Secret National Security Letter FBI request finally revealed

In 2004, Nicholas Merrill was president of Calyx Internet Access in New York when he received a National Security Letter (NSL) demanding that he turn over certain information regarding a subscriber to his service. For the past 11 years, Merrill has waged war with the federal government over the right to acknowledge that he had been sent an NSL and to divulge its contents.
National Security Letters, as the name implies, are letters issued by the government. They are used to gather information in cases of national security, but for years not much was known about how the government used them. Companies that received NSLs were forbidden from disclosing that they had received them, or anything about the type of information requested.
The constitutionality of these letters has been repeatedly challenged but, to date, no challenges have survived the court system. Critically, however, NSLs do not require a warrant or any form of judicial oversight. The only thing necessary is that the agent in charge of the investigation believes that the information to be handed over could be relevant to an ongoing terrorism investigation.
Merrill
In recent years, judges have loosened the permanent gag orders that once bound NSL recipients, even if they haven’t ruled such letters to be unconstitutional. The government went to court to prevent Merrill (pictured above) from disclosing the information it requested back in 2004, arguing that disclosing the data now would threaten national security.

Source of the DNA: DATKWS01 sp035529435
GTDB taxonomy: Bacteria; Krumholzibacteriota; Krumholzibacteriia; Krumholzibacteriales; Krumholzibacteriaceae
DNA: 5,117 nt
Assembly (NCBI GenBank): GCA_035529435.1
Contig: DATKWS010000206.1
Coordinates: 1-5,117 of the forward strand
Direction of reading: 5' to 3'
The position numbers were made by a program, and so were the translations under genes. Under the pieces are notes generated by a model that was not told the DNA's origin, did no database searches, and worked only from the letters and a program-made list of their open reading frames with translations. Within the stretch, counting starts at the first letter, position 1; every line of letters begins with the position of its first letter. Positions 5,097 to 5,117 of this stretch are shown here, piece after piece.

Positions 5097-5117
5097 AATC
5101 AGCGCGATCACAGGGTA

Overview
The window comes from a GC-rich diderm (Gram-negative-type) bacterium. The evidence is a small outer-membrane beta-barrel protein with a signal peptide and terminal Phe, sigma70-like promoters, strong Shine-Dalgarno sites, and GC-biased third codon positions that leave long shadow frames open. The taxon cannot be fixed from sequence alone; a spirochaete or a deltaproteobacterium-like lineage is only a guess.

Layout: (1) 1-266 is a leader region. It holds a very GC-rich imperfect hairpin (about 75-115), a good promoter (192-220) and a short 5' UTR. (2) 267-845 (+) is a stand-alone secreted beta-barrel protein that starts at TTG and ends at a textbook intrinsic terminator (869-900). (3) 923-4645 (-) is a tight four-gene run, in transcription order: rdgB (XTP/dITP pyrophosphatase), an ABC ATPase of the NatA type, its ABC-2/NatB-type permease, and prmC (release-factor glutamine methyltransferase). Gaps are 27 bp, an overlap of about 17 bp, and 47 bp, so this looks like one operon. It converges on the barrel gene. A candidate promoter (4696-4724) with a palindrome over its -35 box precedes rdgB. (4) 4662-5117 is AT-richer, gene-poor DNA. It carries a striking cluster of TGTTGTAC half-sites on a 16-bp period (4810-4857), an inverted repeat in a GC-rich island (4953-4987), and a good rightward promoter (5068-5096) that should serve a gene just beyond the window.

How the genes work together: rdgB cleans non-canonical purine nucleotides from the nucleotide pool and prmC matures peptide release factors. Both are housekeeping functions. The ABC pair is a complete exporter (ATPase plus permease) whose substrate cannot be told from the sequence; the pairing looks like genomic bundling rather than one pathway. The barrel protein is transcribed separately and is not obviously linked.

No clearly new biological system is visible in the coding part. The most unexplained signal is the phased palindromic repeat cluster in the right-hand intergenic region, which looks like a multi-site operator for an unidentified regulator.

Now, after 11 years, a judge has ruled that Merrill may disclose the information the government sought from him, despite ongoing legal efforts to prevent him from doing so. In the ruling, US District Judge Victor Marrero writes that the government’s case that this disclosure could threaten national security is undermined by the fact that the information and scope of NSL’s is widely available in other public documents. Just because the FBI has refused to acknowledge this information, specifically, doesn’t mean it isn’t already public.
Disclosure1
The National Security Letter the government fought to hide.
Marrero also notes that, “many of the remaining redactions in the Attachment are even harder to justify than the categories discussed thus far. For example, the Government seeks to prevent Merrill from disclosing that the Attachment requested “Subscriber day/evening telephone numbers” even though the Government now concedes that the phrase “telephone number” can be disclosed. The Court is not persuaded that there is a “good reason” to believe that disclosure of the fact that the Government can use NSLs to seek both day and evening telephone numbers could result in an enumerated harm, especially if it is already publicly known that the Government can use NSLs to obtain a telephone number, more generally.”
The government also sought to block the release of its ability to require the disclosure of “telephone numbers” and instead wanted to allow merely the words “telephone number” — as though anyone would believe that the FBI could only require the disclosure of one point of contact information.
The order’s full contents are listed above. Keep in mind that none of this requires a warrant — just a belief that the information is germane to a terrorism investigation.

Comments

Popular posts from this blog

Anno 2205 review: One small step for Anno, one giant leap for Anno-kind

9 things about old mobile phones teenagers wont believe existed

be quiet! Dark Rock Pro 3 Review